September 19, 2022
JAKARTA – For more than a decade the basement of Blok M Square – one of South Jakarta’s most popular shopping malls – has been home to dozens of bookstores selling new, secondhand and out-of-print books of all kinds and subjects imaginable, a heaven for booklovers in the capital city and its surrounding regions.
However, the increasing popularity of e-books and audiobooks and the economic blow brought about by the COVID-19 pandemic has left these establishments shells of their former glory.
Unlike the clothing, jewelry and food stores in the upper floors that are jam-packed with crowds and bustling with transactions, customers rarely venture to the lowest floor of the shopping mall. Many kiosks have closed their doors permanently, leaving behind piles of dusty old books covered in tarp in front of their stores.
Umar Wirahadi Kusuma, owner of the Papat Limo bookstore, which first opened in 2010, said that his revenue had dropped by around 70 percent in the last decade.
“Indonesians in general have very low interest in reading books. Now with gadgets and everything, their reading interest has gone down further,” Umar told The Jakarta Post recently. “Only hardcore booklovers visit my bookstore now, and they amount to less than 0.1 percent of Jakarta’s population.”
Another bookstore owner, Wiwik Latifah, who sells new, secondhand and rare books, shared a similar experience, saying that revenue had dropped by 50-70 percent, especially after the pandemic hit.
“When I first opened my store, Ziarah Buku, in 2009, I could earn revenue of around Rp 30-35 million a month. Nowadays it’s difficult to even reach Rp 10 million in any given month. On average we only have one or two visitors a day, and sometimes none at all,” she said.
According to Wiwik, her store’s current revenue is barely enough to cover overheads such as electricity for her five kiosks, each of which costs around Rp 1 million per month.
Wiwik said that many bookstores in the Blok M Square basement were unable to keep up with rising operational costs and drops in sales, leading to almost half of the businesses folding for good in the past couple of years.
The gradual decline in book sales, she added, was the result of the public’s shifting preference from reading physical books to reading e-books or listening to audiobooks. The trend was exacerbated by the speedy growth of digitalization during the pandemic, which forced people to stay home and led to the popularity of reading apps and online learning materials.
“Buying physical books is more costly and takes more time than purchasing e-books on your phone. Making the situation worse, the pandemic has not only reduced people’s purchasing power, but also sped up digitalization,” Wiwik said.
“Usually a lot of people buy school textbooks at the beginning of the school year, but since classes were moved online during the pandemic, with online lessons and materials, there are fewer parents wanting to buy physical textbooks for their kids,” she added.
Although technology has been singled out as one of the biggest causes of disruption for the likes of Umar and Wiwik, it has ironically helped keep their bookstores afloat.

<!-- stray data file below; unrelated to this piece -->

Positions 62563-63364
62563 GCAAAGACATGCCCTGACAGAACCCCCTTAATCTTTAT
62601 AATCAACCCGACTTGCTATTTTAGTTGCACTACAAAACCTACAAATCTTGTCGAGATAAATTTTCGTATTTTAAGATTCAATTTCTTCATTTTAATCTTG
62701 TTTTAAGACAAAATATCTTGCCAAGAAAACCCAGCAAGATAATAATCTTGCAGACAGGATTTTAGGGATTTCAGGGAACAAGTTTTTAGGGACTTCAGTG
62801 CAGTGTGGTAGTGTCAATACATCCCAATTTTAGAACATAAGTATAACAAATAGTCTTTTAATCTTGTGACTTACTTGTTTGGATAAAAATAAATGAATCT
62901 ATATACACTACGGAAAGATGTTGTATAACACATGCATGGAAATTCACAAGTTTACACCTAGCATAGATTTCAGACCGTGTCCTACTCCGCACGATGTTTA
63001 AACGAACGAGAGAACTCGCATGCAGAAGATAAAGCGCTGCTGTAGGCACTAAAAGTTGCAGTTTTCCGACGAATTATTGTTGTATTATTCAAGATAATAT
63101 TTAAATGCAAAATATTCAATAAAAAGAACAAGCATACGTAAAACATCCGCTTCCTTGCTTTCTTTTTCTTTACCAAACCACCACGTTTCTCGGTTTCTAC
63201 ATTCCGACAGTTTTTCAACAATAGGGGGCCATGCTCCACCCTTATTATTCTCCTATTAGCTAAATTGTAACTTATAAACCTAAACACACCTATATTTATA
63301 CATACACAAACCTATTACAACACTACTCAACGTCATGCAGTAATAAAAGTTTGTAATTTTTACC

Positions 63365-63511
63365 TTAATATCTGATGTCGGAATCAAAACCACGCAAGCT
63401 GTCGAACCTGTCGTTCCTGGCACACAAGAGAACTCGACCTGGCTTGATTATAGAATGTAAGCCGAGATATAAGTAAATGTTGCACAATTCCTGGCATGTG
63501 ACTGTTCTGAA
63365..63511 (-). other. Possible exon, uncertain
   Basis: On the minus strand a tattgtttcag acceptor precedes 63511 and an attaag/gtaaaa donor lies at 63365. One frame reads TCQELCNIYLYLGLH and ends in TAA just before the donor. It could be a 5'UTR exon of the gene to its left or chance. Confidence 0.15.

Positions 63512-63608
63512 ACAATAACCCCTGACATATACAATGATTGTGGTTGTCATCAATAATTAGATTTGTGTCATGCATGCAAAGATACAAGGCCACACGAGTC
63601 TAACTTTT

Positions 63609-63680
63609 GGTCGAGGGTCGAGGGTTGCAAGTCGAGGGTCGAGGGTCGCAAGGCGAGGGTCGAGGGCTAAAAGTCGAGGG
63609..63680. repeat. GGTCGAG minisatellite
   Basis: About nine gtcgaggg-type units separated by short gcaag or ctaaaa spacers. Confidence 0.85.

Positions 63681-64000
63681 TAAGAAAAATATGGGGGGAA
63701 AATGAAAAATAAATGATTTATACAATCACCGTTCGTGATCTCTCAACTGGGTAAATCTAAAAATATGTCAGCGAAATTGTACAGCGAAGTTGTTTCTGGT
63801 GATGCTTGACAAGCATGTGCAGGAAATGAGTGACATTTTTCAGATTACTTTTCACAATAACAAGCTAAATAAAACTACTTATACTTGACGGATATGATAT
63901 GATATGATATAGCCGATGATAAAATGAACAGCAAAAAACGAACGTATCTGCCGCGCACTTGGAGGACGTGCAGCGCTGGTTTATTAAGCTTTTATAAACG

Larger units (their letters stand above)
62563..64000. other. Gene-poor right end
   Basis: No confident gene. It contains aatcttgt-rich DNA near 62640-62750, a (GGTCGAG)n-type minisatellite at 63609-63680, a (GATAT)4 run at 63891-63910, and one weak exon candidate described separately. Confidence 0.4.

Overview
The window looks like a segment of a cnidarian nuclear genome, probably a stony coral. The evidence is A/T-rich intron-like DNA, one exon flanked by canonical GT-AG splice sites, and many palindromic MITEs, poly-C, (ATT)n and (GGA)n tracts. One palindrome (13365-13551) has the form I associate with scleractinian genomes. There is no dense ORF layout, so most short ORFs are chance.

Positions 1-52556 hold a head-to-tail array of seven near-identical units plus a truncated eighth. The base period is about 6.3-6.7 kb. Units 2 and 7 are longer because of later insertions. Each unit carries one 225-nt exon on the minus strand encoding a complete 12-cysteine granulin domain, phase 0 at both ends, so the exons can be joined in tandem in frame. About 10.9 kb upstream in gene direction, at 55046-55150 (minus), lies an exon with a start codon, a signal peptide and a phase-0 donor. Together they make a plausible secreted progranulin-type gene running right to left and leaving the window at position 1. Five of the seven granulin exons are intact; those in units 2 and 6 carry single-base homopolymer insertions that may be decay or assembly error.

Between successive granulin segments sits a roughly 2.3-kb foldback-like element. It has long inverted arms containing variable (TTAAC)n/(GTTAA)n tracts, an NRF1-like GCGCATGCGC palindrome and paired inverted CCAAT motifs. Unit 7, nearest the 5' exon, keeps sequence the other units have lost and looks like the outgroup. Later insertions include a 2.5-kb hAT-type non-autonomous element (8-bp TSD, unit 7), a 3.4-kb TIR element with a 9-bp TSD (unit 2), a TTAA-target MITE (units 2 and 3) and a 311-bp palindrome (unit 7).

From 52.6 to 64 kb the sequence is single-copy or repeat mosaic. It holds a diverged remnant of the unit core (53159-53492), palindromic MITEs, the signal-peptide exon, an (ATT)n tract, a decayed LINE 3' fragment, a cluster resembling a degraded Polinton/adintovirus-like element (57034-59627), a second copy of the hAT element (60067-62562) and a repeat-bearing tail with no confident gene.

Umar said that the only reason he was still able to open his bookstore at Blok M square was online book sales.
“I’ve been selling my books online for the past six years, and although the competition is tough, I can reach a wider market compared with only opening a physical bookstore,” he said. “Since 2016, my online book sales revenue has grown roughly 10 percent every year.”
Wiwik said that although her online book business had helped Ziarah Buku bookstore to keep going, it was not enough to bounce back to the glory days of the bookstore.
“There is a lot of competition online. There are also a lot of merchants who sell pirated books, which are much cheaper compared with original or second hand ones. Sometimes customers cannot tell the difference, so they often choose to buy the cheaper ones,” she said.
Over the past few years, the Jakarta administration has championed improving citizens’ literacy levels as one of its main programs. City officials have revamped several public libraries in the capital city and provided books in many locations in public places to be read on-site.
Jakarta is home to more than 5,000 libraries and 1,000 publishing houses, as well as nearly a third of all modern bookshops in the entire country, according to one industry estimate. Every year, the publishing industry produces around 120,000 titles from some 5,000 publishers nationwide, making Indonesia one of the largest producers of books in all of Southeast Asia.
Last year, UNESCO awarded Jakarta the title of City of Literature alongside 40 other cities from 29 countries, placing it in the United Nations agency’s Creative Cities Network that recognizes creativity as a major factor in urban development.
Despite the prestigious title however, writers, publishers and bookstore owners say that the city is still struggling to maintain a sustainable literary ecosystem.
Booksellers in Blok M square are not the only ones hit particularly hard by the pandemic. Similar businesses in Pasar Kenari – established by Governor Anies Baswedan in 2019 – and on the renowned Jl. Kwitang in Central Jakarta are also struggling to survive the pandemic, with many ending up closing their businesses for good.